how hard is it to convert a normal ac minisplit into a solar one?

how hard is it to convert a normal ac minisplit into a solar one?

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  1. 4 weeks ago
    Anonymous

    How hard is it to not be moronic?

  2. 4 weeks ago
    Anonymous

    Certainly you can hack something together off an inverter but the solar ones have "Brushed DC" motors, essentially a 3 phase motor with a VFD with hacked firmware to do MPPT.

    If you don't care about efficiency so much should be rather easy. If you want to do it right it's probably going to be harder than it's worth but I would try getting some of the solar "well" mppt drivers and try to hack them all to worth together.

    If you have a normal AC AC, expect to have everything based off single phase motors and those are not suitable for this type of control. So you'd have to start by swapping them out, along with the compressor for brushed dc or 3 phase versions. It's just probably not a good idea.

    Alternately just get a battery and a solar charge controller and an inverter and just toggle the thing on when you have enough juice to run it for a while.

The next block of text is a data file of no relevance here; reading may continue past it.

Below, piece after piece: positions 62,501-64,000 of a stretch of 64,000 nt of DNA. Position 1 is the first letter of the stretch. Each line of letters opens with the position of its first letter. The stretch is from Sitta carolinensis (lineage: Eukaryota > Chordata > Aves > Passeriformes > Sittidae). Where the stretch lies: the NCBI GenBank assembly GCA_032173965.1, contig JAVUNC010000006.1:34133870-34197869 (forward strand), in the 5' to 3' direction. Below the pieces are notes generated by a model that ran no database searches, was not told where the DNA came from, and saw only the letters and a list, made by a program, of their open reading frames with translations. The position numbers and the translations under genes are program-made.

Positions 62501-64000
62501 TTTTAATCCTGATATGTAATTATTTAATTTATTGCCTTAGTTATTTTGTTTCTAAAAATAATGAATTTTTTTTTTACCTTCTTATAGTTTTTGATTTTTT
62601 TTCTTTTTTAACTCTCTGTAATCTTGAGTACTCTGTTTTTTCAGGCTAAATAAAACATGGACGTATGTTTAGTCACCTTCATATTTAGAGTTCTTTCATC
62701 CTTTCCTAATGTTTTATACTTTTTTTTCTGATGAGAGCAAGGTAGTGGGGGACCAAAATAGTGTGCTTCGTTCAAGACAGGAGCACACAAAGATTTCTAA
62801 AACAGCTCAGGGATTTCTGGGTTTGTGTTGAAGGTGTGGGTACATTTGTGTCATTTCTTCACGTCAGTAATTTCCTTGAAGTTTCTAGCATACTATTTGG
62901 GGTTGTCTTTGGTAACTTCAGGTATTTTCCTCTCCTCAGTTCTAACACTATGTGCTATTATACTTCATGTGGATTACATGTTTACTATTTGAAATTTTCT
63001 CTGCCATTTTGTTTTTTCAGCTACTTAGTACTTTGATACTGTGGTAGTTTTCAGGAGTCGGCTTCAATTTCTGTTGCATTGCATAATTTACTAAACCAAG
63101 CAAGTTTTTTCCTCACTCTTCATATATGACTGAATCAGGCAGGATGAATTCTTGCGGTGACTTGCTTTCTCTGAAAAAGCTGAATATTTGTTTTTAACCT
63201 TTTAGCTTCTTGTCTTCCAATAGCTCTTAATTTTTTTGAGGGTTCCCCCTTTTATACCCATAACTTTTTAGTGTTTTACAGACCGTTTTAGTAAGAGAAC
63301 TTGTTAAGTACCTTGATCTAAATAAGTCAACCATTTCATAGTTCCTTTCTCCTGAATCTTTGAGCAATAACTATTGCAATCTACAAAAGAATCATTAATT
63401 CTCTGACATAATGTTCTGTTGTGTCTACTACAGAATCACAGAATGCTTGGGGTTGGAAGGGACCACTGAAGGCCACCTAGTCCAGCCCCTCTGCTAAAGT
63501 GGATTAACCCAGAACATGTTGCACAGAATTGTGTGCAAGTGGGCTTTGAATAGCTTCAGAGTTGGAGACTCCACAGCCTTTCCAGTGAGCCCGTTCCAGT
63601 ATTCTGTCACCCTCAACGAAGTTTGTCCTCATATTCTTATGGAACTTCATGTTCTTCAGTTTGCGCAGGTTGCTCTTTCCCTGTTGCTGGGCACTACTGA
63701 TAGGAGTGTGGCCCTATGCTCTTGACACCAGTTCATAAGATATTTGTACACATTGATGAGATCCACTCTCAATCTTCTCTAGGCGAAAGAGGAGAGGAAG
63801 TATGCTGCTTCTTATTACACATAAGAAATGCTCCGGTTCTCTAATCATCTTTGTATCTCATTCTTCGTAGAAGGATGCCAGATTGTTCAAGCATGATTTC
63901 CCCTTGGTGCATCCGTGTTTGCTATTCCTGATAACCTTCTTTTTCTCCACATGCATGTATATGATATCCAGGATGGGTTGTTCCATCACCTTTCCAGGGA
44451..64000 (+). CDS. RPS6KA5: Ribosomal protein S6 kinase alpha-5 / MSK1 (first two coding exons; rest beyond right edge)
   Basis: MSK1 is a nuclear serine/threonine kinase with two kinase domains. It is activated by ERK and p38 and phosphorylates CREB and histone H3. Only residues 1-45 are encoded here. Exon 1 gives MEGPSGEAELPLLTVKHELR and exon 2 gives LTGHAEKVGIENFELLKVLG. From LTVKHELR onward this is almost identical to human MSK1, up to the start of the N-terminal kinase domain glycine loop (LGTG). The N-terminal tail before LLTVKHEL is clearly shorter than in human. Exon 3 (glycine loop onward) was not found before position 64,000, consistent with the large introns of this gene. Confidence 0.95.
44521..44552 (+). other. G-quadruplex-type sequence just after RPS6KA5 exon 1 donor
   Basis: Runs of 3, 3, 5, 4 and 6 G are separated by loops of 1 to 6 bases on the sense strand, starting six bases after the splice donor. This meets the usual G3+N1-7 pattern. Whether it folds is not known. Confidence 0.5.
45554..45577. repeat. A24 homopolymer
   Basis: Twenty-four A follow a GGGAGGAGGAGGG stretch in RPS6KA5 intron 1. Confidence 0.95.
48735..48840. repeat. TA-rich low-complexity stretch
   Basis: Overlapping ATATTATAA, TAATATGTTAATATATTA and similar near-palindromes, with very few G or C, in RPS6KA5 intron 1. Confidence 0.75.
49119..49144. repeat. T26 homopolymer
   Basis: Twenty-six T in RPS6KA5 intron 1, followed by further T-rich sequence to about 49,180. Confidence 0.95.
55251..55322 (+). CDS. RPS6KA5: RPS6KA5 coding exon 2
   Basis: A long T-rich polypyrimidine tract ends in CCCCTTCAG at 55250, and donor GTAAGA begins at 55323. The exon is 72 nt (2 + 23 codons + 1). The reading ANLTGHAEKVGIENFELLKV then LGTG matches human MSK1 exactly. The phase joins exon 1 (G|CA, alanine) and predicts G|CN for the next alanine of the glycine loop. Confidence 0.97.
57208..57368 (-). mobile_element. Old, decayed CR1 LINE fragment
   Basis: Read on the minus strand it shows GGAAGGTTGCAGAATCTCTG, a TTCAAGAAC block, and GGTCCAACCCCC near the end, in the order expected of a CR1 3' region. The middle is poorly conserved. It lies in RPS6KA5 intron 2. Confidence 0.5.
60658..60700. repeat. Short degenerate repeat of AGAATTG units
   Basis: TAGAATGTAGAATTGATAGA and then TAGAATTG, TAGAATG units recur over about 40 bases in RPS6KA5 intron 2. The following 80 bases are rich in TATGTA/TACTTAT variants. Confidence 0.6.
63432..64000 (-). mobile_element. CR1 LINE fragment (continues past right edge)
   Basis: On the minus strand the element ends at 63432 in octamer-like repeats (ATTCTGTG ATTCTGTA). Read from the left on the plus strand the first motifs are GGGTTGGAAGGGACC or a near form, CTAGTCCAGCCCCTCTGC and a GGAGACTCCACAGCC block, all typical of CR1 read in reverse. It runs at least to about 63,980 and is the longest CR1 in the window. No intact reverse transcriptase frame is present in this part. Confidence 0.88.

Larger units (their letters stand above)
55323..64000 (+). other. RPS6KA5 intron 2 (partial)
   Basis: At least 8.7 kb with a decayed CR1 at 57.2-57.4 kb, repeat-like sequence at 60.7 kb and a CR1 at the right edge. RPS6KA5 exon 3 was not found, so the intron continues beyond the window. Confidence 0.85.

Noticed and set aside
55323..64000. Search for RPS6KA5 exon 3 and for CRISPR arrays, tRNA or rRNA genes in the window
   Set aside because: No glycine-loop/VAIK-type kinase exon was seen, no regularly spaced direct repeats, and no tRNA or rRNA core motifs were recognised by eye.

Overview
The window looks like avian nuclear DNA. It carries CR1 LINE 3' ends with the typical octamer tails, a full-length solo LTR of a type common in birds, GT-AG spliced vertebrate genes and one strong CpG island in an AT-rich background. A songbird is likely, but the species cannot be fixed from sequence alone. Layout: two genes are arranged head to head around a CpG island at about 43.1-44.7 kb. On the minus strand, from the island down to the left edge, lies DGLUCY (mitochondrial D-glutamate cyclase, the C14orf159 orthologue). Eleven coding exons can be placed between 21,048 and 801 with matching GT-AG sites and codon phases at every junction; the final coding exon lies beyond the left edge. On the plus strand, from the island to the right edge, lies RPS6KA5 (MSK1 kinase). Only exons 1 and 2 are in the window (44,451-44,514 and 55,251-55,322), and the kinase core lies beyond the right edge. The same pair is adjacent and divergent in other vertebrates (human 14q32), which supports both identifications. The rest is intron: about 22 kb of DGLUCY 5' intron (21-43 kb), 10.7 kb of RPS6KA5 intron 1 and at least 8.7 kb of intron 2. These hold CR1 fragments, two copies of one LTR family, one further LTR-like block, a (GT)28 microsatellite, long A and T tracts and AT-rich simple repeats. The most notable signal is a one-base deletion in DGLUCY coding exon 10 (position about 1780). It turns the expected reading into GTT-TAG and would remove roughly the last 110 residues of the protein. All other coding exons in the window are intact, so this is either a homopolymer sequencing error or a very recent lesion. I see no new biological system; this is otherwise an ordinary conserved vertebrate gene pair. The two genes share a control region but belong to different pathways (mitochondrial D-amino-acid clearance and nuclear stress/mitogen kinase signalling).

3. 4 weeks ago
    Anonymous

    always wondered why this actually isnt a R&D priority. If they developed a 12v pump that could do similar enough job as 1/3hp pump we could literally have solar powered units not just mini splits but refrigerators and other things that require heat pumps.

    • 4 weeks ago
      Anonymous

      >12v solar
      doesn't make sense, 24v at the minimum, 48v preferably

      • 4 weeks ago
        Anonymous

        why not just make it 220 while you're at it.
        the entire point is to make it more widely available.

        • 4 weeks ago
          Anonymous

          point is 12v sucks for power distribution, waste of copper, it's use in cars is obsolete too.

          • 4 weeks ago
            Anonymous

            most solar systems have barely any distance between the pannels and the loads
            but i concur that the change to 24v should have happened before
            48v is more difficult bc you dont have a lot of safety margin

            • 4 weeks ago
              Anonymous

              If you have a nice day on 48v systems, you are moronic. Wear gloves and stay dry. Most 48v systems, if not all, come with a breaker/disconnect on the face of the battery. Here's a hint: turn it off first.

              https://i.imgur.com/pfBqRnF.jpeg